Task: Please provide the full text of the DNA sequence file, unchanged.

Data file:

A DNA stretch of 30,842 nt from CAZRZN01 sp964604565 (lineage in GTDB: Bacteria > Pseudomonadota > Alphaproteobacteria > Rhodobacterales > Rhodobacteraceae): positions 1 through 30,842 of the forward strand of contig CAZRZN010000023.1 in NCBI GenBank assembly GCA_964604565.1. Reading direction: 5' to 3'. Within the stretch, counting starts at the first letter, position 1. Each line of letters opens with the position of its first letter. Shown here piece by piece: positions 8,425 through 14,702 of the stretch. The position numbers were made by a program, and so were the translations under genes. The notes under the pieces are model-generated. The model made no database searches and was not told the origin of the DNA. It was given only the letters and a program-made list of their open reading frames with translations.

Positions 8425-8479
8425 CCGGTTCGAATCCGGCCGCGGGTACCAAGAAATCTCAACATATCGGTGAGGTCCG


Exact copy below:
A DNA stretch of 30,842 nt from CAZRZN01 sp964604565 (lineage in GTDB: Bacteria > Pseudomonadota > Alphaproteobacteria > Rhodobacterales > Rhodobacteraceae): positions 1 through 30,842 of the forward strand of contig CAZRZN010000023.1 in NCBI GenBank assembly GCA_964604565.1. Reading direction: 5' to 3'. Within the stretch, counting starts at the first letter, position 1. Each line of letters opens with the position of its first letter. Shown here piece by piece: positions 8,425 through 14,702 of the stretch. The position numbers were made by a program, and so were the translations under genes. The notes under the pieces are model-generated. The model made no database searches and was not told the origin of the DNA. It was given only the letters and a program-made list of their open reading frames with translations.

Positions 8425-8479
8425 CCGGTTCGAATCCGGCCGCGGGTACCAAGAAATCTCAACATATCGGTGAGGTCCG